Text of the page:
Adequate housing must be seen as a human right. It is not a commodity. Older women—our mums, our grandmothers, our aunties—are increasingly vulnerable to homelessness. We are now in a major social crisis, and it will get worse if we do nothing. Governments must intervene to revitalise public housing and take on the real estate speculators and big banks. We owe it to those women to reclaim housing as a right and a social good.

On another matter, a troubling issue has arisen in the Manly Dam catchment area in the northern suburbs of Sydney. Seventeen years ago, several hectares of heritage listed bushland in the headwaters of the Manly Dam catchment were bulldozed in an act of overdevelopment and unnecessary urban sprawl. We are once again seeing an assault on this critical public land, this time, heartbreakingly, to expand a school that was once lauded as a model for environmental education. The bushland identified for the expansion currently serves as both a treasured green space for Manly residents and a home to many threatened species, including the eastern pygmy possum, the powerful owl, the eastern bent-wing bat, the grey-headed flying fox and the swamp wallaby.

It is unacceptable that a rethink of the entire plan was not undertaken by the relevant New South Wales environment and education departments. It is possible to ensure adequate space for the school’s expansion without destroying valuable public land that has already suffered from overdevelopment. The Greens’ New South Wales spokesperson on the environment, Dr Mehreen Faruqi, has met with members of the Save Manly Dam Catchment Committee, and together they are calling on the government to permanently protect this land. I recently had the opportunity to visit this area with the Greens’ parliamentary leader, Richard Di Natale, and the Greens’ New South Wales planning spokesperson, David Shoebridge. We met the Save Manly Dam Catchment Committee. They briefed us and provided us with the most stunning bushwalk, and it all provided a powerful reminder of why this area should be protected.

I first became acquainted with Manly Dam in 2000. At the time, the New South Wales government had put land in trust to the Spastic Centre of New South Wales. It was rezoned by the Warringah council to allow medium density, and it was then sold to Ardel, which then proceeded to overdevelop the area—a classic case of the problems with Sydney’s planning laws.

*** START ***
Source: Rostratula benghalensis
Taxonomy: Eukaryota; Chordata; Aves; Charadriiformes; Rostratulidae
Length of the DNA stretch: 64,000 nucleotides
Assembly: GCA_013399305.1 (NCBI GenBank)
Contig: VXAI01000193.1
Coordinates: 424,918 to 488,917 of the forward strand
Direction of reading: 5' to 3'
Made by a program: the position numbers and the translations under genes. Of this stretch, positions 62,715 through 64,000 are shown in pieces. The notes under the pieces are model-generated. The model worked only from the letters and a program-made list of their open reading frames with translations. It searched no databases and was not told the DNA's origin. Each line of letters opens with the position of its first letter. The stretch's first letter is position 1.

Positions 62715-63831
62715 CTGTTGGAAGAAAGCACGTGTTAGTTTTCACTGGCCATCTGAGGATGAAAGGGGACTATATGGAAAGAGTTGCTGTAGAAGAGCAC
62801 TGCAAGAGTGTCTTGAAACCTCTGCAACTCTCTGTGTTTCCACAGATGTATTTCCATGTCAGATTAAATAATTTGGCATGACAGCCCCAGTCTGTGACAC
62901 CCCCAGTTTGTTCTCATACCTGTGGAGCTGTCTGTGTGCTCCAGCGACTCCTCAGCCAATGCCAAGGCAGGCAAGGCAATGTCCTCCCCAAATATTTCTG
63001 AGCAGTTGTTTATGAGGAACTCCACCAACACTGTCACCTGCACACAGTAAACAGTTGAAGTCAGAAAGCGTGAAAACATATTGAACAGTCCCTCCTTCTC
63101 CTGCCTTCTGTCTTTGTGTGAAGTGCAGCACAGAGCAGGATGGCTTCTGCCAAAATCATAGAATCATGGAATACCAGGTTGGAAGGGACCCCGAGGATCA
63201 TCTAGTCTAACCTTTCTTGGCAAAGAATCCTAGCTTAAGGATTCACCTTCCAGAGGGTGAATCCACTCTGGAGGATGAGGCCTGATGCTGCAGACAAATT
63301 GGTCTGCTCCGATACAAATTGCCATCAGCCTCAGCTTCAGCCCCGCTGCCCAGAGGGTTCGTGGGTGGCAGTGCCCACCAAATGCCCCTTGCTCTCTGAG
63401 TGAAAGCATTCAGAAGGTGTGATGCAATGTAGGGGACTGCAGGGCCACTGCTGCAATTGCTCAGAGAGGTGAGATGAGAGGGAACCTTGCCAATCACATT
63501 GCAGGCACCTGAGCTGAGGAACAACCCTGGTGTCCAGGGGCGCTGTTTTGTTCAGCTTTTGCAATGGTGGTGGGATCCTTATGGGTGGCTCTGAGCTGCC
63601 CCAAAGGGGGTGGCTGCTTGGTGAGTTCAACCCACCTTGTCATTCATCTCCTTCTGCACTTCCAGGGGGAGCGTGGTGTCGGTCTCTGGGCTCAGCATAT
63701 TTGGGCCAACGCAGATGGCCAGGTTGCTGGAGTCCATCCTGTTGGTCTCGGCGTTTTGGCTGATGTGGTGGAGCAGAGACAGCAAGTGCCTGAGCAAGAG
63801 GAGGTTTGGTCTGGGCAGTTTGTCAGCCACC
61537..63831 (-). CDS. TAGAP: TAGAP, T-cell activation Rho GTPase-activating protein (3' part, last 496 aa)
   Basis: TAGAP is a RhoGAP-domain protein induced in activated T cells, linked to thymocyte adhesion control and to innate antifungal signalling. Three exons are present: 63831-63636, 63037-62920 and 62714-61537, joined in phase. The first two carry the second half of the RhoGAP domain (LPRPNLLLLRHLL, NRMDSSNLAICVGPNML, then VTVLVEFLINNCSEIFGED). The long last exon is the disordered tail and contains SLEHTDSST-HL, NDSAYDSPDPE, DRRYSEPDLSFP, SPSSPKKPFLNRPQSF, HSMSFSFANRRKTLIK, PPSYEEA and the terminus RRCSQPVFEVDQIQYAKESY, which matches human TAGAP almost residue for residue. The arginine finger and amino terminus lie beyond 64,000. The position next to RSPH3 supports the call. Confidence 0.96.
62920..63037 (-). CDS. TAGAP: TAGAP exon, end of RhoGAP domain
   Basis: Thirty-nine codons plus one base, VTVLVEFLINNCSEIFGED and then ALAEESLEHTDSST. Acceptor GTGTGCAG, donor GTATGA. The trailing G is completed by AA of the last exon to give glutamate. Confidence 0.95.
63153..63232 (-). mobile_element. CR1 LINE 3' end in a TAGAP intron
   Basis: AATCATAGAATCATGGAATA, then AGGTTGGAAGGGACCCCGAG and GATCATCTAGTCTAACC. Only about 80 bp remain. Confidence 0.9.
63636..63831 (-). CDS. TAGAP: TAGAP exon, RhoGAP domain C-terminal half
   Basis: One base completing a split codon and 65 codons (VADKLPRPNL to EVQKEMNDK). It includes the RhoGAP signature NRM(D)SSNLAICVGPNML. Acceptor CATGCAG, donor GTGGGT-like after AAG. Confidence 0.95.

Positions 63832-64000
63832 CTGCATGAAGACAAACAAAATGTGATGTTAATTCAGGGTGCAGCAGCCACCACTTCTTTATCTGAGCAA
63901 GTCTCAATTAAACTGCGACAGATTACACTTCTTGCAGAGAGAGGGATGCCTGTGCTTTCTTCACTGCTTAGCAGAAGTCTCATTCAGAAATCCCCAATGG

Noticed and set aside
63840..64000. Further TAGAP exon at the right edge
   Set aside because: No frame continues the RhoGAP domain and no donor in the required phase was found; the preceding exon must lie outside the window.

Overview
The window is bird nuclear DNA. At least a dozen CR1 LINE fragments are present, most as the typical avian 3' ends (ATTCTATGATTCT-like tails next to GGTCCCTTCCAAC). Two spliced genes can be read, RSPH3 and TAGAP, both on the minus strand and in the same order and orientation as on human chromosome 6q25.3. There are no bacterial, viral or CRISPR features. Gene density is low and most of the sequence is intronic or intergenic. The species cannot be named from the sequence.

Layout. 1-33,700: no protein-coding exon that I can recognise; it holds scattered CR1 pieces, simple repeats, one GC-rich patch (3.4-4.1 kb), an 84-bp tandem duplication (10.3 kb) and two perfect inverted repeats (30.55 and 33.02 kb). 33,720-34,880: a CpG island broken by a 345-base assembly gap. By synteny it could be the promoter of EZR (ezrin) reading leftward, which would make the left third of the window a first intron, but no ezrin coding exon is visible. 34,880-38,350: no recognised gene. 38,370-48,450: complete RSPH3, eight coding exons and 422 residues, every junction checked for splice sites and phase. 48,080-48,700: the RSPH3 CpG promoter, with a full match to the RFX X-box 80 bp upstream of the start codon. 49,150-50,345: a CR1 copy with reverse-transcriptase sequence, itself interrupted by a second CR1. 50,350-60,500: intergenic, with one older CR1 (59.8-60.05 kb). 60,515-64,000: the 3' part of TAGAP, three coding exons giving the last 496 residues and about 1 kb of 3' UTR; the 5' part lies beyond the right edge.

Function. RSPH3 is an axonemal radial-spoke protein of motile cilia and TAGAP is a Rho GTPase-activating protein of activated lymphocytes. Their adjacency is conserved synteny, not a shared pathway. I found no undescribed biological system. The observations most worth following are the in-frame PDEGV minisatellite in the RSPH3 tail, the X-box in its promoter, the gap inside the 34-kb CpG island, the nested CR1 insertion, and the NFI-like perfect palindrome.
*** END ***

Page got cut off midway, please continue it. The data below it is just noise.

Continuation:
In June 2000, many locals, members of the Save Manly Dam Catchment Committee and supporters like me stood together in acts of civil disobedience opposing this overdevelopment that was damaging the urban bushland that is unique in this area. For many days, at the crack of dawn, we would gather and greet the bulldozers. On 16 June, I was arrested along with five others. It was a story that I took into the New South Wales parliament, where I was a member at the time. At our arrest there were 40 people on site. Not long afterwards, hundreds of people rallied at the site in a last-ditch effort to save the land. Sadly, however, much of that area was destroyed by the bulldozers.

Today, once again, the bushland in the Manly catchment is under threat as a result of poor planning. Sadly, this time, as I said, it is in the name of public education, but that is a totally false construct. The choice between the environment and public education is a manufactured problem. It is a false trade-off. Greens are strong supporters of equipping our public education system, our teachers and administrators with the resources they need to provide world-class education to all children. Financing and building high-quality infrastructure underpin the achievement of this goal. But there should be no false dichotomy between education and the environment. Instead of pursuing innovative solutions in the planning process to find space for 1,000 pupils without destroying the precious bushland, the planners have reverted to 1950s-style chop-it-down planning.

The most recent approval for land clearing around the school completely flies in the face of the values of this great community, as articulated by the former principal, David Tribe. In 1989, Manly Vale Public School was designated a centre of excellence in environmental education. Principal Tribe’s contribution was outstanding. So many Manly residents that I have met understand that excellent public education and protecting our environment go hand in hand. I congratulate members of the Manly Vale school community and the Save Manly Dam Catchment Committee for all that they have done to resolve this situation and to protect the community’s land.

The Greens support the call for the remaining public land in the catchment of the Manly Warringah War Memorial Park to be protected either as a nature reserve or by adding it to the Garigal National Park. This level of protection is warranted considering the environmental diversity of this land and to remove the threat it is under.

Poor New South Wales planning laws are causing the destruction of the last remaining bushland found within too many suburbs of Sydney. Our urban bushland should be protected. Manly Dam bushland is one of these areas. It should be preserved for future generations and for the many species that are part of the rich biodiversity of this area. To achieve that, we need to recast the planning laws in New South Wales and also ensure that the political donations from developers are not allowed to pollute the democracy of that state.

Link to parliamentary Hansard